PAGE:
It was a serious blow to the struggle for independence, but the war continued until 1821.  Ironically, it was only after a liberal regime took power in Spain, a regime that conservative "criollos" saw as a threat to their status quo, that Mexico finally achieved its independence... an independence much different from what was envisioned by Father Hidalgo.   

Wednesday, September 12, 2018

Another Gig as "Tour Guide"

If you have read this blog for any length of time, you know that I thoroughly enjoy playing the "tour guide" for friends and family members who travel with me.  You also know that this October I will be showing my friends Nancy and Fred around Mexico City, the first time that I have planned a tour there.

Well, now I have yet another gig as "tour guide".  In January I will once again be showing the sights in Mérida... this time to one of my former students and her husband.  Meredith was in my high school Spanish class many years ago, and she was an excellent student.  We have kept in touch, and she is a frequent reader of my blog.  She and her husband Chuck have done a lot of traveling, but they had never been to Mexico.  Meredith  mentioned that they should go down there sometime with me.  A few weeks ago, I asked them if they would like to go to Mérida, and they accepted my invitation.  They will be spending four days with me in the lovely capital city of the state of Yucatán.  I have reserved two rooms in my favorite hotel there, "Luz en Yucatán".  It is very popular place, and we were fortunate to get the last two rooms available for those dates!  

I have given the tour of Mérida eight times over the years, and it never gets boring for me.  Everyone who has gone with me to the Yucatán has loved Mérida, and I am sure that Meredith and Chuck will too.  

Friday, September 7, 2018

Hello Dollies

I have known Amy, the daughter of one of my former teaching colleagues, since she was a baby.  Whenever I would travel to another country, I would buy her a doll.  Over the years, she accumulated quite a collection... a collection which she has kept.  

Now Amy is a grown woman with a little daughter of her own, Angela.  During my trip to Mexico City last April, there was an international fair with booths from nations from all over the world.  Many of the booths were selling handicrafts, including dolls in traditional attire.  I immediately thought of Amy and Angela, and I bought several dolls from countries which I had never visited.  When I returned home, I shipped them to Amy via UPS, and they were thrilled.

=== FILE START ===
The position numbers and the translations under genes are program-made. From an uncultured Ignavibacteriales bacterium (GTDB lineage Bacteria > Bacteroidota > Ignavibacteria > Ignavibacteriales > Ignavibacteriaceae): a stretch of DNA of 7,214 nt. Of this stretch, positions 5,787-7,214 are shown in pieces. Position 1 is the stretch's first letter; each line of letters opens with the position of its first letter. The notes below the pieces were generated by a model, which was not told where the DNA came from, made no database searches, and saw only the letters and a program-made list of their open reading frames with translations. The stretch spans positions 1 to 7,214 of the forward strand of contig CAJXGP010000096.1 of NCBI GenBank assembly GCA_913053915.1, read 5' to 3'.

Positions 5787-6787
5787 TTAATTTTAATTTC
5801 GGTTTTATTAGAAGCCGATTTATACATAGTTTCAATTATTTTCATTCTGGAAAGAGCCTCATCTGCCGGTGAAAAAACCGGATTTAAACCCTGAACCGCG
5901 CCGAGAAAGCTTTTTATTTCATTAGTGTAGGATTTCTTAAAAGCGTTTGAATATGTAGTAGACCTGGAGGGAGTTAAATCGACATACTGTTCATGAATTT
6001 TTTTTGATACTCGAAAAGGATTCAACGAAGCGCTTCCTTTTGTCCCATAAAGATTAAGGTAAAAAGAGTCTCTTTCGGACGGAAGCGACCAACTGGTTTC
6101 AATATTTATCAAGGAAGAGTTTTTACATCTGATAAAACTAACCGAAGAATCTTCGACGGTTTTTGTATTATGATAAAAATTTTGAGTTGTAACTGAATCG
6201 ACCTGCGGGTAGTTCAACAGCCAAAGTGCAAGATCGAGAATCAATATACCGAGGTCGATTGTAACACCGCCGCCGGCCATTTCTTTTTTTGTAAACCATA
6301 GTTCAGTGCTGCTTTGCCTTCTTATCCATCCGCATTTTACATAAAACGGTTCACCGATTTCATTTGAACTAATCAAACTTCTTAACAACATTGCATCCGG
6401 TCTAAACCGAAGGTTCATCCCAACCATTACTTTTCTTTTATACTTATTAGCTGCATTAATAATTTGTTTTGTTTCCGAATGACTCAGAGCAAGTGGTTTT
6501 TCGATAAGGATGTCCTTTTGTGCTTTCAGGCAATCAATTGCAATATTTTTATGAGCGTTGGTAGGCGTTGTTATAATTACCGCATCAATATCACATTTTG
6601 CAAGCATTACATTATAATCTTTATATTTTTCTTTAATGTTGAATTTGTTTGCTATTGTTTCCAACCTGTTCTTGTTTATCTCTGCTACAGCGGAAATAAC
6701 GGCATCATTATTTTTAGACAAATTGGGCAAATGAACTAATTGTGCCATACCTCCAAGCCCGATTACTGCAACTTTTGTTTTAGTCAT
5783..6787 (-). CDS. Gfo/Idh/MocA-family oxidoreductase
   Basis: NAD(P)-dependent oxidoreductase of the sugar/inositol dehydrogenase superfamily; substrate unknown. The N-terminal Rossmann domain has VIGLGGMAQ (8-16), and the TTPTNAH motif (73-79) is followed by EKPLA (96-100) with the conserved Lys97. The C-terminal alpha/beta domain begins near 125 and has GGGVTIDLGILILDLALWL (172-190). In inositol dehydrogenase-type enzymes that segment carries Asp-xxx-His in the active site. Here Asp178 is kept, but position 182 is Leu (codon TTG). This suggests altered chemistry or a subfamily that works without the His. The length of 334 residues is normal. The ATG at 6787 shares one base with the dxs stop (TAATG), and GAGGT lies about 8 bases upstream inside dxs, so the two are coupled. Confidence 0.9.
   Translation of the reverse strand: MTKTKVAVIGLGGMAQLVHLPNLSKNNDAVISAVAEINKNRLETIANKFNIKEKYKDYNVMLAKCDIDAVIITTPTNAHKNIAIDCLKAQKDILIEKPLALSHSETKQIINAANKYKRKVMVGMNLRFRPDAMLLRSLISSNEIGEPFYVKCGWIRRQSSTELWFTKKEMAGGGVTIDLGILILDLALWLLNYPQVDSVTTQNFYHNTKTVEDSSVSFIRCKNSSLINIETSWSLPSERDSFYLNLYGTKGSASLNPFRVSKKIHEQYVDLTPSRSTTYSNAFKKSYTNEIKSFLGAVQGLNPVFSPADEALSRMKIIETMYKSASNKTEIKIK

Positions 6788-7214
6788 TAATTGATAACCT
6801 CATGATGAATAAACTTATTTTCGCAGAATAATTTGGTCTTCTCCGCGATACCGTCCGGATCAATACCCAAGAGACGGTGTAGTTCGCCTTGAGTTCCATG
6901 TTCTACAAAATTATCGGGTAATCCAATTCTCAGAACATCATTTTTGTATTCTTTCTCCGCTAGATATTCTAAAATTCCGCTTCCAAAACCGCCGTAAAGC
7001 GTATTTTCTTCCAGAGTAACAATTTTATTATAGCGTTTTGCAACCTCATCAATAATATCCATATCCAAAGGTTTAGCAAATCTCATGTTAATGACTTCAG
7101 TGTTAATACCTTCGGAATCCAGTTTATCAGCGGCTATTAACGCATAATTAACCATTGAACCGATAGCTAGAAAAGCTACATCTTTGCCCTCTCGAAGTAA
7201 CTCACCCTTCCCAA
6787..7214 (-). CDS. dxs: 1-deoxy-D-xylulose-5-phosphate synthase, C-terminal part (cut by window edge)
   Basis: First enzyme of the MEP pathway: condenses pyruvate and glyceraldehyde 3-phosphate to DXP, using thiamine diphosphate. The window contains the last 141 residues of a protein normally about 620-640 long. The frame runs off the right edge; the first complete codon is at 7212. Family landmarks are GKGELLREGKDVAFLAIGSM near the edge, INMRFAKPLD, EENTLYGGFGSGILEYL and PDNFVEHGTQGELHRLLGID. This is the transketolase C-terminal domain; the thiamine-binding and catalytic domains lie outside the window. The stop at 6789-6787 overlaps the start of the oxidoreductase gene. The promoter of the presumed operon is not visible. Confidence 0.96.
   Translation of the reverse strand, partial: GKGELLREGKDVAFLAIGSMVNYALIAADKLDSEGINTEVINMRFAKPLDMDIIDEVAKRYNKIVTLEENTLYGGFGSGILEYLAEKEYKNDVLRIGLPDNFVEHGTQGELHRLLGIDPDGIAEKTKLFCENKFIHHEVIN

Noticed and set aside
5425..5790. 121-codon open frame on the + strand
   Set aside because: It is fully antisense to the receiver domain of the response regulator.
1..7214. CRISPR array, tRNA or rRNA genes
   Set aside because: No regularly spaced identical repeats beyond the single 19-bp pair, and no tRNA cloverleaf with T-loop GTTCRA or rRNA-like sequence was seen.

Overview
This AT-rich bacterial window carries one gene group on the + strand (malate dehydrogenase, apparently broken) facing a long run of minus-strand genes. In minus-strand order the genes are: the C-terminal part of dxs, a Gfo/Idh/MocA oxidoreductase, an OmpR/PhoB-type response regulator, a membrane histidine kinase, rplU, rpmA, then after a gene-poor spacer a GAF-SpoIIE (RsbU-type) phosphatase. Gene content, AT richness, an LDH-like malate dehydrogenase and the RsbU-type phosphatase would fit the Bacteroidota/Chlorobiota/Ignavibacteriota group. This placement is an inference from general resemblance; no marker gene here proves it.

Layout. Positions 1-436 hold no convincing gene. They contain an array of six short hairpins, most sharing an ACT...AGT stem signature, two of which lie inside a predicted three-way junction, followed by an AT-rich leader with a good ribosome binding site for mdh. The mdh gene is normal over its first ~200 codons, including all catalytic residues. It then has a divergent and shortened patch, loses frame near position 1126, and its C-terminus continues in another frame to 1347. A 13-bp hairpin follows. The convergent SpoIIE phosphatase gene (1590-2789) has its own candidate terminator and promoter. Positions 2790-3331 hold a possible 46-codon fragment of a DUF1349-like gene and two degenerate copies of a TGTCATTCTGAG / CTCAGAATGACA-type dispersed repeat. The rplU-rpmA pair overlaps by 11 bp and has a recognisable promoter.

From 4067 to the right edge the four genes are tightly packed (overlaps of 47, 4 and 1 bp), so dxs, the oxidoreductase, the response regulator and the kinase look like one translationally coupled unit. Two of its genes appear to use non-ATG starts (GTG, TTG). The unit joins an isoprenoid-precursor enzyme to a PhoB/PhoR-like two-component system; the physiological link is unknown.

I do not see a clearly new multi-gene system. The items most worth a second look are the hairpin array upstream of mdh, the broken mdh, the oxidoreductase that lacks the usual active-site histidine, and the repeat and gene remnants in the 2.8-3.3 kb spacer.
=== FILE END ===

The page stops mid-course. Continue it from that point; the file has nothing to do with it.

On my latest trip to Mexico City I was at another handicraft fair, and when I saw more dolls, I couldn't resist.  Next week I must get these dolls packed and sent off to Amy and Angela.

This very elegant doll is dressed in the traditional costume of the state of Yucatán.

The more primitive doll to the left was created by the native women of the Mexican state of Chiapas.   The little fellow to the right is similar to the dolls that you see being made and sold on the sidewalks of Mexico City, except that this one is of a "muchacho".

I hope that Angela enjoys these additions to her collection!

Tuesday, September 4, 2018

Tis the Season

(image taken from the web)

The calendar says that it is early September.  The temperature is forecast to hit 91F today, and it feels like the middle of August.  Nevertheless, it is time to work on this year's Christmas card.  As always, I am painting a picture to use for my card, and I am presently about half-way done with the painting.  I usually scan the picture to my computer, and then print the cards myself at home.  This year, however, I am planning to make life easier, and take the completed painting to a professional printer.  A friend of mine, who is an artist, recommended a printing company.  They will print the card inside and out, fold the cards, and even provide envelopes.  That will save me a whole bunch of time!

It has always been a bit of a crunch to get my Christmas cards ready before I leave on my October / November trip to Mexico.  I take the cards with me, and during my free moments I make them out.  By the time I return home just before Thanksgiving, my cards are ready to send.